Figure 3: Magnified chromatographic region outlined in Figure 2 for acetone sources A9 and A27, column set B×C. For clarity reconstructed SICs are selected to highlight groupings of saturated hydrocarbons (m/z = 57, signal intensity = 5 × 105 ), olefins (m/z = 69, signal intensity = 5 × 105 ) and alkyl-substituted benzene rings (m/z = 91, which captures possible meitylene, cumene and their isomeric impurities, signal intensity = 5 × 104 ).

All 21 acetone sources were found to contain four of the common acetone impurities expected; diacetone alcohol (2-pentanone,4-hydroxy-4-methyl-), mesityl oxide (3-penten-2-one,4-methyl-), phorone (2,5-heptadien-4-one,2,6-dimethyl-), and phenol, but at varying amounts. Figure 4 illustrates a heatmap plot summarizing the results obtained from these four compounds for the 21 acetone sources using the A×C column set. In Figure 4, the solute zone volumes (absolute detector counts) are based upon the average of three replicate injections of the acetone source, which were analyzed in a random order. The average solute volumes illustrated in Figure 4 are calculated based on a log10 scale, where the blue color represents the lowest signal intensity and the red color represents the largest signal intensity of the compound. As illustrated in Figure 4 there appears to be a large variation in the amount of these four compounds for each acetone source. This indicates that acetone CIS injection process is not contributing appreciably to the presence of these compounds and that the components are likely residual from the manufacturing or distribution process. From Table I, acetone sources A23, A24, and A25 are from the same distributor and the same lot (that is, different bottles); acetone sources A9 and A10 are from the same distributor, but different lots (this is also true for acetone sources A5 and A6; however, A5 displayed a large isopropyl alcohol impurity of approximately 1:1 relative to acetone, chromatogram not shown); acetone sources A11, A27, and A28 are commonly available hardware store brands. These "source" trends are also observed in Figure 4, where these acetone sources tend to cluster closer to each other. The exception maybe the closer clustering of A9 and A20 to each other compared to the A9 and A10. Again this clustering is only using these four expected impurities, where the actual number of compound impurities is extremely large. As shown in Figure 2 the number, type, and amount of impurities present between these two sources (A9 and A20) is very different.

Figure 4: A heatmap plot summarizing the results obtained using the signals from diacetone alcohol (2-pentanone,4-hydroxy-4-methyl-), mesityl oxide (3-penten-2-one,4-methyl-), phorone (2,5-heptadien-4-one,2,6-dimethyl-) for the 21 acetone sources using the A×C column. The default settings for heatmap construction were used. This allows hierarchical clustering through a complete linkage of the Euclidean distance.


For broad spectrum screening or trace component detection against complex background mixtures, impurities present within a solvent can significantly confound research efforts. In this work comprehensive GC–MS is used to assess the impurities present in various commercial acetone brands. A large number and broad range of different chemical impurities were found, dependent upon the acetone source. These chemical impurities ranged in complexity from simple organic acids, alkanes, and olefins, to a variety of substituted benzyl compounds (to highlight just a few). In general, dependent upon the analytical questions trying to be answered, a chemist should not become complacent and should be cautious of the impurities that may be present (and how they may change with different brands) and interfere with a trace-component analysis. This is highlighted by the presence of the organic acids present in various acetone sources and the subsequent need for two different column sets to better capture and understand the range of impurities present. Moreover this work addresses only those compounds that are stable and volatile for the GC system and does not address those components more labile or nonvolatile that may also be present in a solvent to alter or affect results.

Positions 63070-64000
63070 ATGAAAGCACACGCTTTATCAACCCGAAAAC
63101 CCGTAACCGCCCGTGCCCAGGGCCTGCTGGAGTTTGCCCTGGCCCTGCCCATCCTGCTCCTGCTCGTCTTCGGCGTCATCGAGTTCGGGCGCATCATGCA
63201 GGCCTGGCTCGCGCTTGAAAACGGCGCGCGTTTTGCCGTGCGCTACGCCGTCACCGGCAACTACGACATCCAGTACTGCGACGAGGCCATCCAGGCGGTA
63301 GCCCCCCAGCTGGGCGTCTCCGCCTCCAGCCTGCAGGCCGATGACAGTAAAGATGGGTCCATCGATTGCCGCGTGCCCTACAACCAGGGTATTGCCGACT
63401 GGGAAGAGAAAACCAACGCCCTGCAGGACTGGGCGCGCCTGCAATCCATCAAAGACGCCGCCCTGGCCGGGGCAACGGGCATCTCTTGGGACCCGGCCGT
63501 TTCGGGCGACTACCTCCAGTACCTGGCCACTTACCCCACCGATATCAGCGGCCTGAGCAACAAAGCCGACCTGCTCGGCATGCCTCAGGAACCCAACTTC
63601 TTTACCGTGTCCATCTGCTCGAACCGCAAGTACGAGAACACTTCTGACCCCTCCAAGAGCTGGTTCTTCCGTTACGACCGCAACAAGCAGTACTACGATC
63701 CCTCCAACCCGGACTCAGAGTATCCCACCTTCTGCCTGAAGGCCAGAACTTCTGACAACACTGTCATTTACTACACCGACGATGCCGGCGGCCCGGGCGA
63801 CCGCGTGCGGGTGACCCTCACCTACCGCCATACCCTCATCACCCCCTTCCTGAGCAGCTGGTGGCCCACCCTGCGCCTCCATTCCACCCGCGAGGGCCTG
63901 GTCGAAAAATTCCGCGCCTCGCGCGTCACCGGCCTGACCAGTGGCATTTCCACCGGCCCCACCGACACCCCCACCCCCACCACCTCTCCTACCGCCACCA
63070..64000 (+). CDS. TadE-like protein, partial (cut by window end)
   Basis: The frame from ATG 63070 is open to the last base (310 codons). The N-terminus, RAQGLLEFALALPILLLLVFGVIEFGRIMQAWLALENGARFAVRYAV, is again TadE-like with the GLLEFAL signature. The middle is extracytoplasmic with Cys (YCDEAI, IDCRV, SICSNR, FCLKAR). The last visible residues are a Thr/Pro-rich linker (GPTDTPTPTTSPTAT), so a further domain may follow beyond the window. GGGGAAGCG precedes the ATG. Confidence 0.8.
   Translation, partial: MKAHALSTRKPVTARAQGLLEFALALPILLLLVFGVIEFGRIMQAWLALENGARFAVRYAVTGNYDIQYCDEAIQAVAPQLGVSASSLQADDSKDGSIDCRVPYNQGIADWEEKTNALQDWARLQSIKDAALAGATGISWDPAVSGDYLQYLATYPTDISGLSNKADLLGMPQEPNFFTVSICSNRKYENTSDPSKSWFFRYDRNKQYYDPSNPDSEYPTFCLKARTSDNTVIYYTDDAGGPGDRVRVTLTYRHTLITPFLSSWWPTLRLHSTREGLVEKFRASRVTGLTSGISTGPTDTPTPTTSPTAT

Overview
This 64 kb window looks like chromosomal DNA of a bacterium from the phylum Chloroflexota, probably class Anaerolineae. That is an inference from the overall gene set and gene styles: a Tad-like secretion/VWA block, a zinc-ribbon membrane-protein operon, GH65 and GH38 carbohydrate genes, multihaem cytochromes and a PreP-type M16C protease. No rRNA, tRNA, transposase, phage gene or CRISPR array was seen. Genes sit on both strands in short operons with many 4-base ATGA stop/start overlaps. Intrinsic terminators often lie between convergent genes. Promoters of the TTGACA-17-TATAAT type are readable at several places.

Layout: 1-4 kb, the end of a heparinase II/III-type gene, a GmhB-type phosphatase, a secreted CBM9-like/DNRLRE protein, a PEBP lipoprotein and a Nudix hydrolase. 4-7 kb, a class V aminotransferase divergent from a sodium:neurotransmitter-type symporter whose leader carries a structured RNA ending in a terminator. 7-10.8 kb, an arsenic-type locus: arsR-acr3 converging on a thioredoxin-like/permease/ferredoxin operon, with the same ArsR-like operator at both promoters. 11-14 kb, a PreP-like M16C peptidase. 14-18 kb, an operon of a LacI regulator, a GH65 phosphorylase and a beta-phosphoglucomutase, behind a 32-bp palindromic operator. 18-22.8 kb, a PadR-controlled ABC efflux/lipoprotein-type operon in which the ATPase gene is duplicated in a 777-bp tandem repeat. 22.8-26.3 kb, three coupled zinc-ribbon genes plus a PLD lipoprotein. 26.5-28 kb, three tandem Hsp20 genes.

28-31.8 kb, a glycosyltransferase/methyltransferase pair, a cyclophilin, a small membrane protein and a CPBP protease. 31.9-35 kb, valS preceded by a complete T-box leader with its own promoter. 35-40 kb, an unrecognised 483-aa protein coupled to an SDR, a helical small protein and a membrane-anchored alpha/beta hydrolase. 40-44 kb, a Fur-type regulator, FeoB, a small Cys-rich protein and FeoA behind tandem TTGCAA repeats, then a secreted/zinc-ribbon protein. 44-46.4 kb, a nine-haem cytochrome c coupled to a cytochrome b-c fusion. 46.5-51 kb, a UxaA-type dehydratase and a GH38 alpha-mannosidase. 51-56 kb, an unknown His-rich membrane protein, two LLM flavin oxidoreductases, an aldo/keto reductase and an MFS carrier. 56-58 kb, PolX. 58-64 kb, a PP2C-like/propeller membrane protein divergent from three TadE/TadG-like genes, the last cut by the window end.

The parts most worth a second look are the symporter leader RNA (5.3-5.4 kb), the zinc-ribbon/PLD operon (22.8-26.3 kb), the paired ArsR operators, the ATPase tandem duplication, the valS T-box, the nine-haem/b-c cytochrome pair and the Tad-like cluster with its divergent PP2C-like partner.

Funding for this work was provided through contract AGRHSHQDC07X00451 to Pacific Northwest National Laboratory by the United States Department of Homeland Security, Science and Technology Directorate.

Jon Wahl is a senior research scientist in the Chemical and Biological Signature Sciences Group at Pacific Northwest National Laboratory. He has a PhD in Analytical Chemistry from Michigan State University and a BS in Chemistry from Michigan Technological University. Dr Wahl's principal research interests focus on interdisciplinary chemical and bioanalytical problems that require advanced high-resolution separation techniques. Multidimensional separations for ultratrace analysis methods for chemical warfare agents and related compounds, biological, explosives and other signature compounds of interest are a main focus.

Cinnamon Bolz received a BS in Biochemistry from Portland State University and a MS in Forensic Science from National University. She has experience in a variety of analytical techniques including separations, mass spectrometry, and spectrophotometry in addition to writing standard operating procedures and quality control manuals, and applying statistical data analysis.

Karen Wahl is a staff scientist within the Chemical and Biological Signature Sciences Group at Pacific Northwest National Laboratory in Richland, Washington. Dr Wahl has a PhD in Analytical Chemistry from Michigan State University and a BA in Chemistry from The College of Wooster. Dr Wahl's research interests include the development of MALDI mass spectrometry for microorganism analysis and the development of analytical methods for chemical and biological forensics.